Is the US too far behind in bringing peace and stability to Afghanistan?

A Taliban fighter attends a rally in Kabul as they celebrate the U.S. withdraw of all its troops from Afghanistan, August 31, 2021. /CFP

Editor's note: Anthony Moretti is an associate professor in the Department of Communication and Organizational Leadership of Robert Morris University. The article reflects the author's views and not necessarily those of CGTN.

Right now, the United States seems transfixed on talking about how to stabilize Afghanistan rather than engaging in necessary actions that will foster stability.

Over the weekend, one U.S. media outlet after another dutifully reported on the two days of talks between U.S. and Taliban leaders that took place in Qatar. The conversations focused on issues you would expect the U.S. to be concerned about: terrorism, getting Americans and other foreign nationals out of Afghanistan, the rights of Afghan women and girls, and humanitarian aid.

Make no mistake: All of these issues are important to America and the West, but the Taliban remain disinterested in any lectures from American officials about how to run their country. And Afghanistan belongs to the Taliban, even though the U.S. spent 20 years and $2 trillion in failed efforts to create a pro-U.S. government there.

Now, let's admit that talks between the two sides are important, provided they set the stage for meaningful follow-up actions. But there is little reason to look at the situation at this point and believe the Americans are ready to do more than talk. Oh, sure, they will contribute to a worldwide humanitarian effort, but they are not listening to the Taliban or significant pockets of the world community. Deafness and stubbornness generally do not work well on the international stage.

What also should concern the U.S. is whether Russia and China have already pried open doors with the Taliban that will generate political and economic gains for all of those sides. Russian leaders are scheduled to host their Taliban counterparts next week in Moscow, where detailed talks could include representatives from as many as six nations, including China, all of which have had cool (or worse) relations with the U.S. in recent years.

The "Moscow Format" began four years ago, with Russia committing itself to being at the forefront in putting Afghanistan on a firm footing. Meanwhile, roughly one month ago, China committed at least $30 million in emergency aid to the Taliban, including desperately needed vaccines and medical supplies.

UN Secretary-General Antonio Guterres at the press conference on an aid conference on Afghanistan, in Geneva, September 13, 2021. /CFP

Granted, the U.S. has promised its own aid to Afghanistan, but it remains unwilling to take the most important step. So far, the Biden administration has refused to release roughly $10 billion in Afghan government assets held in the U.S. In doing so, the White House has ignored cries from multiple non-governmental organizations that have pointed out the desperate economic situation facing Afghanistan and its people.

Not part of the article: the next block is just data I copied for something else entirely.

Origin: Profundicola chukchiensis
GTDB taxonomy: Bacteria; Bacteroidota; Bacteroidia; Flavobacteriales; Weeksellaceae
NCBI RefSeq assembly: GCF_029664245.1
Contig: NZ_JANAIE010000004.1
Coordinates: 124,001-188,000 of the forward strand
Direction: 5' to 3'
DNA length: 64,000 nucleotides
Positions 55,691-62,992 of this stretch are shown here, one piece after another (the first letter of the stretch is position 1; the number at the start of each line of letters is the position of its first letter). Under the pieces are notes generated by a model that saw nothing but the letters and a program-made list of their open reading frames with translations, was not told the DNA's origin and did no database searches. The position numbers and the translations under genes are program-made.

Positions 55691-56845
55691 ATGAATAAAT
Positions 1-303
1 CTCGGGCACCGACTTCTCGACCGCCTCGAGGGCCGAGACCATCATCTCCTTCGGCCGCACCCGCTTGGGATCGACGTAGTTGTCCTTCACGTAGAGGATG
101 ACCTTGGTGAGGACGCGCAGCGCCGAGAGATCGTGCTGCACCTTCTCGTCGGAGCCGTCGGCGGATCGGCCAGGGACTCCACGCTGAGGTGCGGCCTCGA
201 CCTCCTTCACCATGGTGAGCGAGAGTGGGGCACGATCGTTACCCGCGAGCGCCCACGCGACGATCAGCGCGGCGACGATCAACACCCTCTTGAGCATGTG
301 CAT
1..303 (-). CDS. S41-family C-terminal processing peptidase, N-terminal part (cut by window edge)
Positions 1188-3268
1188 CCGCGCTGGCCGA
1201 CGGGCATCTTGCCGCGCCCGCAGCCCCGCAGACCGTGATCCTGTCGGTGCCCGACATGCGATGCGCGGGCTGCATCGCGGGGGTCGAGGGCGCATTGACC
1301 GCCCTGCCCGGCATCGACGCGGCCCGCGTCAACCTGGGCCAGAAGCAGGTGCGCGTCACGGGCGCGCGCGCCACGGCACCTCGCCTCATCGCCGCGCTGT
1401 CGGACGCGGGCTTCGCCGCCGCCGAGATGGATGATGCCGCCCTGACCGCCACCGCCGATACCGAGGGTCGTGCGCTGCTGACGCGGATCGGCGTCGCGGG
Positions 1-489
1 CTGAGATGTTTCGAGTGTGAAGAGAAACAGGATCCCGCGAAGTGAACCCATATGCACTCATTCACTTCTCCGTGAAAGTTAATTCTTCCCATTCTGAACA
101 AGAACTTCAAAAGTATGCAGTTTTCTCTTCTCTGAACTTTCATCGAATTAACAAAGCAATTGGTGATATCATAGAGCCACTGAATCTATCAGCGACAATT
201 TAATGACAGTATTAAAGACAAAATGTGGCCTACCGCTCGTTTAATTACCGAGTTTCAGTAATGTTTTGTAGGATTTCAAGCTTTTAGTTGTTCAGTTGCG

In fact, about the only thing the U.S. will commit to at this point is counter-terrorism operations inside the country, even though Taliban officials have said they do not want either U.S. assistance or interference in the effort to rein in the Islamic State.

UN Secretary-General Antonio Guterres delivered a powerful message on October 11; although he did not mention the U.S. by name, it was clear which country he had in mind. He said Afghanistan was in desperate need of cash in order to effectively prepare for the harsh winter ahead, noting that "18 million people, half the country's population" need money to pay for food and other necessities.

What was the UN Secretary-General really saying? The Biden administration could provide a massive infusion of money by releasing even some of that $10 billion. Official Washington's response? A shrug of disinterest.

Guterres' remarks set the stage for the extraordinary meeting of G20 leaders on October 12. As you might guess, multiple Western leaders remained true to the script: the Taliban must continue to demonstrate a commitment to counter-terrorism operations while advancing human rights.

While that rhetoric generates positive headlines in the West, it masks a bitter reality noted by the Guardian: "Afghanistan was 75 percent dependent on foreign aid before the takeover [by the Taliban], and funds held overseas have been frozen by the U.S." The EU, usually walking in lockstep with the U.S., then offered a whopping 1 billion euros in humanitarian aid, a line in the sand the U.S. needs to acknowledge not to mention potentially match.

Right now it is fair to say that the Russians are doing something the Taliban wants (meetings next week) and the Chinese, along with other nations, are doing what the Afghan people need (providing emergency aid). Meanwhile, the Americans are doing two things detrimental to stabilizing Afghanistan (insisting on counter-terrorism efforts and holding onto $10 billion).

That simple calculus explains how the Biden administration has placed the U.S. in an inferior position in aiding the people of Afghanistan. And the inferior position the U.S. is in is likely to only get worse.

To date, the "Moscow Format" participants are steadfast in decoupling any political conditions on the Taliban in exchange for aid. However unpopular such a stance might be for the West, it is likely the only one that can prevent a potential humanitarian disaster in the coming months.